“Goes on my best of the year list.” – Dereck Higgins
“Top 5 album of 2023” – Jos Demol, JazzHalo
“This is one of the most fun-filled endeavors I’ve heard in recent times so please do check it out for yourself.” – Bruce Lee Gallanter, Downtown Music Gallery NYC
“An intriguing release that evokes the feeling of the city, avoiding romanticism, but conjuring up the charm and vitality.” – Matthew Wright, JAZZ JOURNAL
Cécile Broché – composition, soundtracks, electric violin
Russ Lossing – piano, fender rhodes, hammond
Satoshi Takeishi – drums and percussion
Paris, marked by the passage of time – Paris, alive and cosmopolitan – Paris, inspiration to poets – The City of Light!
“3D@Paris” interweaves music with the sounds of everyday life in Paris. Let yourself be swept along on a dreamy stroll through the city. The charm of murmuring voices. The fascinating musicality of crumpling paper, the rhythmical beat of the Metro. The musicians respond, enhance, offset. There is a beguiling story being told here.
As a composer, Cécile Broché proposes a completely original and personal approach to the violin. Drawing her inspiration from her encounters and a varied career, she explores the potential and the possibilities so particular to the electric violin; rhythms, melodies, sound images, unsuspected palette… It is also a meeting of music and sounds of everyday life. On stage, the violin underlines them, opposes them, pulses. It is simply a story, the story of life, told with sounds
Goes on my best of the year list. – Dereck Higgins.
Un album qui propose une approche originale et personnelle du violon. – Guy Stuckens, RADIO AIR LIBRE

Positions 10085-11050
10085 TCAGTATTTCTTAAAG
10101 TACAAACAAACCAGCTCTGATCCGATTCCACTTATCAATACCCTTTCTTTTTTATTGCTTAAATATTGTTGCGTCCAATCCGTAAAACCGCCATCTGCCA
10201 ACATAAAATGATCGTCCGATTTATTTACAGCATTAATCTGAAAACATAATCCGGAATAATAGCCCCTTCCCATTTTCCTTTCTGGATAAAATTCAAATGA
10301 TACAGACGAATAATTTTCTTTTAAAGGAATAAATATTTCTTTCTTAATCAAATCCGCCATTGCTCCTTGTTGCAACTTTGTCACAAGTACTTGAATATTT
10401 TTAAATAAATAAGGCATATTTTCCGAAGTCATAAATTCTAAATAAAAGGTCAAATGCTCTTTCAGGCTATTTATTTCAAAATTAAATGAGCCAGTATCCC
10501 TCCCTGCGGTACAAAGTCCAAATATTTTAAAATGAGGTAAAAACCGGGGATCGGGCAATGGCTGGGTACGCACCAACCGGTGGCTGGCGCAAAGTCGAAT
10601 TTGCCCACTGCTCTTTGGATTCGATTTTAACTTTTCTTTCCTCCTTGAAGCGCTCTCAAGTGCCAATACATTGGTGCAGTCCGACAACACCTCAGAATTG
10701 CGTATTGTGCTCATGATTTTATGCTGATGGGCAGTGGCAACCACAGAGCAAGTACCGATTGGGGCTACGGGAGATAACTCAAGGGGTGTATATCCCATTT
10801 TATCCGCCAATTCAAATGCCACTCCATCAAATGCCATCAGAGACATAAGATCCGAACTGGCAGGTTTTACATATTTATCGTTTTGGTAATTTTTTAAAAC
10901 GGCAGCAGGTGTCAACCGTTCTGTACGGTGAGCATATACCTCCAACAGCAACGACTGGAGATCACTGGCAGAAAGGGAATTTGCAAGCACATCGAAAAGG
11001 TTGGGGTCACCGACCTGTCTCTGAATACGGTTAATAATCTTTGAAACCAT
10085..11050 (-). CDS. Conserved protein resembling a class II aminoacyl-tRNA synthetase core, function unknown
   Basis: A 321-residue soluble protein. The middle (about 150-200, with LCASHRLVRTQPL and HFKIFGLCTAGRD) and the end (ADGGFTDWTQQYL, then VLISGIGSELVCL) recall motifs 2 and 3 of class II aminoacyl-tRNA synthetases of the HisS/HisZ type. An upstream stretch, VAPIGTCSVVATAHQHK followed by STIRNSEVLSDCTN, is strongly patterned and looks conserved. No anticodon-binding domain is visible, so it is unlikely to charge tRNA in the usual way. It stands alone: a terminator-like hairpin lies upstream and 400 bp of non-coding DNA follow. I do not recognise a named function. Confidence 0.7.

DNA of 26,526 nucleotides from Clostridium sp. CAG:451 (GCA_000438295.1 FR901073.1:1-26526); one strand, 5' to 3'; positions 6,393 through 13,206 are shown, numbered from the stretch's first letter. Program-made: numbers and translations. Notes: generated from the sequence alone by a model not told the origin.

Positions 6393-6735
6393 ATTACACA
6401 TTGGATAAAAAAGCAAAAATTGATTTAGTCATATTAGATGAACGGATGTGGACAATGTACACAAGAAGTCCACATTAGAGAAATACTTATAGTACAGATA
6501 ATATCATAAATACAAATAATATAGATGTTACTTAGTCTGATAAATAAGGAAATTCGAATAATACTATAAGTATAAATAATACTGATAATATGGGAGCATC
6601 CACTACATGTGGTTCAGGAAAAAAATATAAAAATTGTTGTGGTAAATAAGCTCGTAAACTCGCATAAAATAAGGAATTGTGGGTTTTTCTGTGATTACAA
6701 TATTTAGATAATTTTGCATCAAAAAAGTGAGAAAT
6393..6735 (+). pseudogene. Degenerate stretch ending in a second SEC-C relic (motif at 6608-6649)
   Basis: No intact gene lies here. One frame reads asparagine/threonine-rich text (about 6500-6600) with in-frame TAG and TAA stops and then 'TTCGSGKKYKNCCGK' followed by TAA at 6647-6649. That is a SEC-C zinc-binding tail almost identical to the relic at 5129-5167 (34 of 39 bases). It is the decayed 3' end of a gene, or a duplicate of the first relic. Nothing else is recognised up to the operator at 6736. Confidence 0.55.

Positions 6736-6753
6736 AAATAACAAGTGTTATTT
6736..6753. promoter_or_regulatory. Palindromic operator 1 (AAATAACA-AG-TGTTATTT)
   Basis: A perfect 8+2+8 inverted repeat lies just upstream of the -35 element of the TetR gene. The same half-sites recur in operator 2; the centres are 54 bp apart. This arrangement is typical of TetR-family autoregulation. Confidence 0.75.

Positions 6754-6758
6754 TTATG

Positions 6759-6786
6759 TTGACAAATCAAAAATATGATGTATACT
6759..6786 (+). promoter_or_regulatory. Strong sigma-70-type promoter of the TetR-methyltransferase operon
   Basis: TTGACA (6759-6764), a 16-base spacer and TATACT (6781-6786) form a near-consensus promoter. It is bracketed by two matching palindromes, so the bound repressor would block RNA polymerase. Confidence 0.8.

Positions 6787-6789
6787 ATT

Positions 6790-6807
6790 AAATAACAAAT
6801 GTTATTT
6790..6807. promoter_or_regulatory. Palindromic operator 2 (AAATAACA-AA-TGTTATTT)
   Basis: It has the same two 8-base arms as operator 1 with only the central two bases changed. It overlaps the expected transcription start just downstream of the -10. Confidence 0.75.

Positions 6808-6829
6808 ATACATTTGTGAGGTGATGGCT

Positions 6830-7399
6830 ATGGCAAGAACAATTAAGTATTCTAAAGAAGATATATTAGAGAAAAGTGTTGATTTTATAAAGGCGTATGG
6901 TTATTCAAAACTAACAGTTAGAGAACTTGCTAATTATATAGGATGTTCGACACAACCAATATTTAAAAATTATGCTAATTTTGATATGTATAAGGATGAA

Featuring Cécile Broché on electric violin, field recordings & compositions, Russ Lossing on piano, Fender Rhodes & Hammond organ and Satoshi Takeishi on drums & percussion. I know of Belgian violinist Cécile Broché from her work with Lou Grassi & Chris Joris plus she’s played here at DMG on a couple of occasions. This disc was first recorded live in Paris in surround sound with eight speakers employed. What’s interesting is that Ms. Broché chose to use two Downtown musicians who live in the NYC area. Pianist Russ Lossing has around 19 discs out on labels like Sunnyside & Steeplchase. Satoshi Takeishi is a unique drummer whose set-up if different from most, recording with a variety of local (& otherwise) heroes: Shoko Nagai, Janet Rigler, Daniel Carter & Marco Cappelli. Ms. Broché recorded the sounds of Paris and used them throughout for this entire session. “Lully’s Dream, Lully’s Nightmare” sounds like a sparse lullaby, with a lovely piano floating above a skeletal dreamscape. When Ms. Broché’s violin comes in, the pace & intensity picks up. On one hand the trio seems to be playing short, thoughtfully composed or directed pieces which are interwoven with field recordings taken from Paris: in a subway, in a bakery, a concierge in a hotel, etc. Ms. Broché has a classic sound on her electric violin, using effects subtly and remaining musical throughout. Instead of soloing, Russ Lossing often frames these pieces by playing short melodies or rhythm or bass lines on his piano, electric piano or organ. Many of the pieces are stripped down, playful and rarely dark. The found sounds are used more like sonic seasoning to add some depth or counterpoint to the trio’s charming music. On “Saint-Sulpice”, Ms. Broché’s sampled subway sounds sizzle around an uptempo, moving subway-like melody. Many of the pieces are self-contained jazz/pop tunes, infectious & fun & never very long. In some ways, this entire CD sounds like we are taking a subway in Paris and stopping off at a bakery, a hotel or a museum and then getting back on the subway. All the 20 pieces here are continuous, flowing into one another as we go on our journey into the Paris under and above ground stops. This is one of the most fun-filled endeavors I’ve heard in recent times so please do check it out for yourself. – Bruce Lee Gallanter, Downtown Music Gallery NYC